At a glance
- Using the full range of tax breaks available on ISAs, pensions, dividends and capital gains will help boost your pension pot, ready for your retirement.
- Both pension and ISA annual allowances offer real tax efficiencies.
- Managing your current assets tax-efficiently will help you achieve the lifestyle you’re looking forward to, as you get older.
Planning your tax-smart retirement
Some days you can’t imagine ever retiring. Other days, it can’t come soon enough. But there will be a day when you want to put work behind you. And a rewarding, comfortable retirement is something that takes careful financial planning.
These days, retirement planning is about making sure you’ve got plenty of options to live later-life the way you want to, not the way your retirement income means you have to.
That’s why it really pays to use your tax allowances and reliefs each year to boost your pension pot, as you get closer to that retirement party.
Buying yourself some choices
Retirement takes a lot of planning. And the more you can save, the more life choices you’ll have in later life. But nobody is unaffected by the continuing cost of living crisis, so whatever you can save, it makes sense to be as tax efficient as possible.
The first step is to take a good look at your current financial circumstances, and make sure your money and assets are working as tax-efficiently as possible. You should look at the range of different assets you could save into, including your pension or ISAs, or other products. Each one has a varying degree of risk, and tax-efficiency.
ISAs and pensions – your building blocks
You’ll almost certainly be using ISA savings and pensions as one of your main sources of income in retirement. Both of these can help shelter your dividends, interest or other profit from tax, and help make your money go much further.
One of the best ways to boost your pension pot before tax year-end is to use your full pension annual allowance if you can. In 2023-24. This Includes contributions from yourself, your employer, any third party as well as tax relief paid to the pension. The current annual allowance is £60,000.
However, you’ll only personally get tax relief on contributions up to 100% of your earnings, or £3,600 – whichever is lower – in each tax year.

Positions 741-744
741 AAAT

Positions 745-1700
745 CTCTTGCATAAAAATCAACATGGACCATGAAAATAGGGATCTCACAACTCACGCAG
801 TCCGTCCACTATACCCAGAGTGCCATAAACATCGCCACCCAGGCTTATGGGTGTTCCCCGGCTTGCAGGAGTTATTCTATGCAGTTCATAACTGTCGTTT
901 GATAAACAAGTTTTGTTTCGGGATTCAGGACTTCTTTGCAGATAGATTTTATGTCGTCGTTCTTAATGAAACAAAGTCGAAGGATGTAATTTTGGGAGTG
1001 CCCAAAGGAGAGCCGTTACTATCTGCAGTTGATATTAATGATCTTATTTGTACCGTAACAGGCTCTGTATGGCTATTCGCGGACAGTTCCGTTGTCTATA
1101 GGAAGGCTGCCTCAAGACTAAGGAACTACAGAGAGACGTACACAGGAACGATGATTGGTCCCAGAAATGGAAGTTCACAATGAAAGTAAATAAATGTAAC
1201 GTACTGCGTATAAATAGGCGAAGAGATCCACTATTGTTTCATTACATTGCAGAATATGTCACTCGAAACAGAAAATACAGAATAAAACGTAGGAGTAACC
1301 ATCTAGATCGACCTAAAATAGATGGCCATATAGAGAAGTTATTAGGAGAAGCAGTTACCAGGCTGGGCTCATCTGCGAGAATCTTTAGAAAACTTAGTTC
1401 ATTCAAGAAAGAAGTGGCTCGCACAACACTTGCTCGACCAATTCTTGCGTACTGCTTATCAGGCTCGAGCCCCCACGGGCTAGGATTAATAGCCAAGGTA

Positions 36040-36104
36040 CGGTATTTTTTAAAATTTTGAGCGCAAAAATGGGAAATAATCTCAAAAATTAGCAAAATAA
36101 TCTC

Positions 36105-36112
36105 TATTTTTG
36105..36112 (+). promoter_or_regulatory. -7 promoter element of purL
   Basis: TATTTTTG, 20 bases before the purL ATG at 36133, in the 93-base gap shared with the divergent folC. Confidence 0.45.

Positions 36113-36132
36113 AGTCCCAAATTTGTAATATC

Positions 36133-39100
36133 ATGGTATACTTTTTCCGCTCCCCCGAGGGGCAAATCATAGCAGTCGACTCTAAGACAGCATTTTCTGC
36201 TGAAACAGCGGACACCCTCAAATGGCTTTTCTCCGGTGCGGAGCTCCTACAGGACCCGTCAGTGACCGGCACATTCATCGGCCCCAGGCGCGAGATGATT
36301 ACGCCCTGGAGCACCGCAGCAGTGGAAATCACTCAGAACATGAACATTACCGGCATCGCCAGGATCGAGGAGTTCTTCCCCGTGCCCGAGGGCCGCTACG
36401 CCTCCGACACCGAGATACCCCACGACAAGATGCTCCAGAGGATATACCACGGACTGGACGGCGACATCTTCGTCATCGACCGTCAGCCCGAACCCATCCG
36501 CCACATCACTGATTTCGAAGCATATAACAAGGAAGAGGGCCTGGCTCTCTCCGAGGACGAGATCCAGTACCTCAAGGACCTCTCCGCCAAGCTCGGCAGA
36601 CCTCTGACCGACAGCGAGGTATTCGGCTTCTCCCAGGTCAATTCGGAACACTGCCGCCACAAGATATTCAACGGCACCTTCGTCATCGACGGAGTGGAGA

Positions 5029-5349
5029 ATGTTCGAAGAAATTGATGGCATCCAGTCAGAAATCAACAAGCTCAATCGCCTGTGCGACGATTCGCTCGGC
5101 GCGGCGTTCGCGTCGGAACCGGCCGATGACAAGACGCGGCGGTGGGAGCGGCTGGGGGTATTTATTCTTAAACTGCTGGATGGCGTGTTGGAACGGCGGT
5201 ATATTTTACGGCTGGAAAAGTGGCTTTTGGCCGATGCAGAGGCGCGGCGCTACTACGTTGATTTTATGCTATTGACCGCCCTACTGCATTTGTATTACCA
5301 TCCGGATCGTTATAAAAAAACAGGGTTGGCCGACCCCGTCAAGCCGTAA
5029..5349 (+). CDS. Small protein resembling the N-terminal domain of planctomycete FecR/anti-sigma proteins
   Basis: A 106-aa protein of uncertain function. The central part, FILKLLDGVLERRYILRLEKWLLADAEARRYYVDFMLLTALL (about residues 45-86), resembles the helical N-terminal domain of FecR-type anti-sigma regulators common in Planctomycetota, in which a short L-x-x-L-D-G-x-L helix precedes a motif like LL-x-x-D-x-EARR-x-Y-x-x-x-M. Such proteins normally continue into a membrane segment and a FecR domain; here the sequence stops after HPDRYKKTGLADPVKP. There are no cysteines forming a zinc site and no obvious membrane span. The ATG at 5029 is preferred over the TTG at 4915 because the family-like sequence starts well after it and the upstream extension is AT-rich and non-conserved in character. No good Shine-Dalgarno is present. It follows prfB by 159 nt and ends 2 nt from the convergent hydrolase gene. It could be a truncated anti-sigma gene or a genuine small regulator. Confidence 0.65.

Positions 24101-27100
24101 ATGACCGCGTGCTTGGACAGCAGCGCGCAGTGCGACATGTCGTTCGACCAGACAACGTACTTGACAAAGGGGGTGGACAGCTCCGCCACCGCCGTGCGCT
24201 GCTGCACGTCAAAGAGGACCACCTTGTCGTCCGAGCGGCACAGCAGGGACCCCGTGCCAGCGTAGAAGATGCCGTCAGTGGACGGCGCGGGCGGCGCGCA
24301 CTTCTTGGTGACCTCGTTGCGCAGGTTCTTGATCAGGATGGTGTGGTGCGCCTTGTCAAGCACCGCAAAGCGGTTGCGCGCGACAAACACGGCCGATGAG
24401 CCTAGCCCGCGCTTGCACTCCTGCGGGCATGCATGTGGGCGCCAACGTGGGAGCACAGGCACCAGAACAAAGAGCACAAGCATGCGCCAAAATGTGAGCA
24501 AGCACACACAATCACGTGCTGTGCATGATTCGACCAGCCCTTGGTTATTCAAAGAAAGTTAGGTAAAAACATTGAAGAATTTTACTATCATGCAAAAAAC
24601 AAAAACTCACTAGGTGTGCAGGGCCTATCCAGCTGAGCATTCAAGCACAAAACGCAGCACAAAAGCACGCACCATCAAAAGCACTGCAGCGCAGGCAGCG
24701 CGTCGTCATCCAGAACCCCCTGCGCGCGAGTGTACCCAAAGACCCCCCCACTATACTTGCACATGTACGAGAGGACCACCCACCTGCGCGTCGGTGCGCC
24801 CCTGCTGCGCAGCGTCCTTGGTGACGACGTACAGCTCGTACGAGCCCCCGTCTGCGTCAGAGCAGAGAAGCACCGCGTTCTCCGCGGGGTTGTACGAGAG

If you have not fully used your allowance in the previous three tax years you can carry it forward for up to 3 tax years. Any amount paid in excess of your available annual allowance, including any carried forward will be subject to an income tax charge.
Using other allowances to boost your retirement income
The tax breaks don’t stop at pensions and ISAs. If you make a profit from selling assets outside your ISA or pension, the annual Capital Gains Tax (CGT) exemption for 2023/24 is £6,000. If you are planning to sell an asset, it’s worth doing so before tax year-end, as the CGT allowance will reduce to £3,000 in 2024/25.
You can’t carry this allowance over so it’s another ‘use-it-or-lose-it’ tax break.
If you’ve already used up your ISA allowance, there’s still the Personal Savings Allowance (PSA), which can help save tax. You can earn up to £1,000 of interest tax free in this tax year if you’re a basic-rate taxpayer. This drops to £500 per year for higher-rate taxpayers, and additional-rate taxpayers can’t claim at all.
Think about any dividends you earn, too. Dividends earned from shares held in ISAs or received by pensions are tax free. You can also earn up to £1,000 before you pay tax if the dividends are outside those wrappers. The dividend allowance is also dropping to £500 in the 2024/25 tax year.
The Dividend Tax for basic-rate taxpayers in 2023/24 is 8.75% and for higher-rate taxpayers, it’s 33.75%. For additional-rate payers, the rate is 39.35%.
Taking financial advice for your retirement planning
The turbulence of the past couple of years has made many people rethink their long-term life plans. In particular when they retire, and how they want to spend their retirement. Coming up to tax year-end is a good time to talk your plans through with a financial adviser and discuss making any changes.
A financial adviser is there to keep on top of changes and give you a heads-up on the tax allowances that can help you feel financially secure about your future and look forward to retirement confident that your money will last as long as you need it to.
The value of an investment with St. James’s Place will be directly linked to the performance of the funds selected and may fall as well as rise. You may get back less than the amount invested.
The levels and bases of taxation, and reliefs from taxation, can change at any time and are generally dependent on individual circumstances.
SJP Approved 10/01/2024